Swiss Partners Aim to Stack the Deck on Electroactive Polymers
Production applications targeted within four years
A pair of Switzerland-based companies—Datwyler and CTSystems—have developed a new electroactive polymer (EAP) actuator technology that the companies aim to commercialize in the next three to four years for use in pumps and valves, as well as haptic feedback devices.
The partners claim their new stacked EAP architecture is more durable and consumes considerably less energy than current membrane EAPs.
How It Works
EAP elastomers can change their size or shape when stimulated by an electric field.
Dielectric EAP actuators (Image: Datwyler)
The technology, which dates back to 1880, typically is used for actuators and sensors. By eliminating coil components, Datwyler says, EAP-based actuators are more reliable, quieter and more efficient than conventional mechanical-based systems.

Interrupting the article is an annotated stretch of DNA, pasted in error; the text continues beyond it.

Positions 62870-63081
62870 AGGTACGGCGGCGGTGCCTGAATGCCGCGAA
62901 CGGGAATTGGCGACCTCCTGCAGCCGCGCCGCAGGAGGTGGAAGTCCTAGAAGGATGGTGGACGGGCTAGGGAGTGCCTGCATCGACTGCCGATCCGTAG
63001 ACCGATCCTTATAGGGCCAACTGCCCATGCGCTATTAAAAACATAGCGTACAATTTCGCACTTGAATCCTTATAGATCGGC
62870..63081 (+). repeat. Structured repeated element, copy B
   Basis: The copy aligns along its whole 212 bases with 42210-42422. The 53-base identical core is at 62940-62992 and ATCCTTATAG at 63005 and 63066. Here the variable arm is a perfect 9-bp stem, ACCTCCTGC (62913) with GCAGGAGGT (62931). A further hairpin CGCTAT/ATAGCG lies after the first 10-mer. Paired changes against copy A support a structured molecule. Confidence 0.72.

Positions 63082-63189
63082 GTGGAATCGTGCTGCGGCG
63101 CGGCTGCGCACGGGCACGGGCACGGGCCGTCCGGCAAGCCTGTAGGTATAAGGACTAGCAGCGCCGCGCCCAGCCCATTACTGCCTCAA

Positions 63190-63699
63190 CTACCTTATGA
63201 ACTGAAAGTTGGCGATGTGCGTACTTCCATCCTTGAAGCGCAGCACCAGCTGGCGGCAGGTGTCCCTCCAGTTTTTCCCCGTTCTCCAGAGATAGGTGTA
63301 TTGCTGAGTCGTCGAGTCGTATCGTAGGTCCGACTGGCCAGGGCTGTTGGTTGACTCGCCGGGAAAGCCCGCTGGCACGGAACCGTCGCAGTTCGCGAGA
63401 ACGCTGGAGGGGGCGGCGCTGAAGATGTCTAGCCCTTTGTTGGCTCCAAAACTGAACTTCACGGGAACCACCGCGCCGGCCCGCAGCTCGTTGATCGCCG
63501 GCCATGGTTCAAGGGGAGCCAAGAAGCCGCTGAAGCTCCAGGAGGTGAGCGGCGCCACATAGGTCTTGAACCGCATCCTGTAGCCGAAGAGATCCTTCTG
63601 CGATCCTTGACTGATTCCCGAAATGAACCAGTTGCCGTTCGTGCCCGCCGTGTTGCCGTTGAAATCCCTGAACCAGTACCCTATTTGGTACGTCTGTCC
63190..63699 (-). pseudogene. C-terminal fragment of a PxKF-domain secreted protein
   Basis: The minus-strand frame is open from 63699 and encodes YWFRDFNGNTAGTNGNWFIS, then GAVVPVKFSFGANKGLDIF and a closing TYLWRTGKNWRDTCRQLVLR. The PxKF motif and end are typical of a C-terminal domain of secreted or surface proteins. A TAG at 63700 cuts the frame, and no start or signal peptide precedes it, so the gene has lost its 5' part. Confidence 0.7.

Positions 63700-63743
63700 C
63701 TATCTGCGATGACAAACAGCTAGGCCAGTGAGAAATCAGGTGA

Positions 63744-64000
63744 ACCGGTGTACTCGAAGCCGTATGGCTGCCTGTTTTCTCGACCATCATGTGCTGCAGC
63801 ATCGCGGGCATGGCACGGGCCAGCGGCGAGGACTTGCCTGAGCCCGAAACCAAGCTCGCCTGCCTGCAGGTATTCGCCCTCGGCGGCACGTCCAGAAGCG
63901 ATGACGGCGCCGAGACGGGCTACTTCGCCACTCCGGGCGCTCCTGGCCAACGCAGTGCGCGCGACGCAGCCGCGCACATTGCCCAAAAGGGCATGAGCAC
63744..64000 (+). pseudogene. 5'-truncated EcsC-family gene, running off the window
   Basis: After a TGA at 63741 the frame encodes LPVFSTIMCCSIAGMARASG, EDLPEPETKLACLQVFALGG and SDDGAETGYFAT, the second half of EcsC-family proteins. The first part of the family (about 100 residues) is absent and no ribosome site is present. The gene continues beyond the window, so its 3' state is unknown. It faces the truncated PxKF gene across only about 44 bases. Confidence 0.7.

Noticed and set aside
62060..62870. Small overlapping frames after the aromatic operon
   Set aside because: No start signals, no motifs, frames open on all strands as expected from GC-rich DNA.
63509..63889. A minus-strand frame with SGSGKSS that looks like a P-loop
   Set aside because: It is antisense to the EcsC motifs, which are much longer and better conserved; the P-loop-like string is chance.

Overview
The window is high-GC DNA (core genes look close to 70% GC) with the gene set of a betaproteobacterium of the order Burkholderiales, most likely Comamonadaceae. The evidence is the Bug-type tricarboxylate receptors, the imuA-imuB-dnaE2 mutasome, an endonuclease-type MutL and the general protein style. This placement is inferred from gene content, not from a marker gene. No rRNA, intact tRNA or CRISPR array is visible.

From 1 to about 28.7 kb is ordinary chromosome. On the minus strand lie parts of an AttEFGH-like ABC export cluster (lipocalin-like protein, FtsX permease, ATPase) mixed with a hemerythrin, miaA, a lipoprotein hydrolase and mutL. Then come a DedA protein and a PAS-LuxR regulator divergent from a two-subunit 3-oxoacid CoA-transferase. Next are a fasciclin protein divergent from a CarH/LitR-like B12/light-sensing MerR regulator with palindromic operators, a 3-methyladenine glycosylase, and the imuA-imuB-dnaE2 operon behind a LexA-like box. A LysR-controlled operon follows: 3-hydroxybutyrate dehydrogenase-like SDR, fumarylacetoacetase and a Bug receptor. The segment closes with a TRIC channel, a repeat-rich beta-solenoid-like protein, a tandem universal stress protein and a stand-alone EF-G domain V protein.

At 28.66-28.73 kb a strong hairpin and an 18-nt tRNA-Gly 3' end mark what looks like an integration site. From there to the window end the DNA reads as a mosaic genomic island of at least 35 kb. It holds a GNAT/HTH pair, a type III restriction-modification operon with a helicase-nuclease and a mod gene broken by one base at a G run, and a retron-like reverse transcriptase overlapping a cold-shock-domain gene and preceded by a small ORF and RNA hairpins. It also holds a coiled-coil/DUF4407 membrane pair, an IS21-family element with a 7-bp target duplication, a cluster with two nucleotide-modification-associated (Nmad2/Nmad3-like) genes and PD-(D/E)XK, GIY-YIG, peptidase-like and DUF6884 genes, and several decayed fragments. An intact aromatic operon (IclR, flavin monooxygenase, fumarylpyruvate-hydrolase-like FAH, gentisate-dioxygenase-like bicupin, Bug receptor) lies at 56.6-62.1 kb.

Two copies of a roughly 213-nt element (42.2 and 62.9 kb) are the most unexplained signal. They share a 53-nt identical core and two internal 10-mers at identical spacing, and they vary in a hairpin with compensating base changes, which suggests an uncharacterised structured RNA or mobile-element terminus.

The new stacked dielectric EAP is a 3-layer system, comprised of a soft electroactive polymer sandwiched between electrodes constructed from conductive materials. The EAP is made from silicon rubber.
“When voltage is applied to the capacitor, the surface electrodes start to move towards each other, which compresses the polymer and thus allows for a small amount of axial movement,” explains Norbert Haberland, head of business development and cooperation for advanced technologies at Datwyler.
The small capacitor stack enables additional axial movement, which Haberland says allows the EAP actuator to be integrated directly into most components without the need for an additional motor or gear.
Voltage is stored in the electrodes and is applied only as needed. This differs from a coil system that requires continuous power.
In addition, the movement of an EAP-based actuator can be adjusted and controlled in a stepless manner and completely eliminates mechanical vibrations. This makes the devices well-suited for electric vehicles that don’t have baseline noise created by a standard internal combustion engine, which can mask noises generated by mechanical systems, Haberland says.
The electric systems also have fewer moving parts, which increases reliability.
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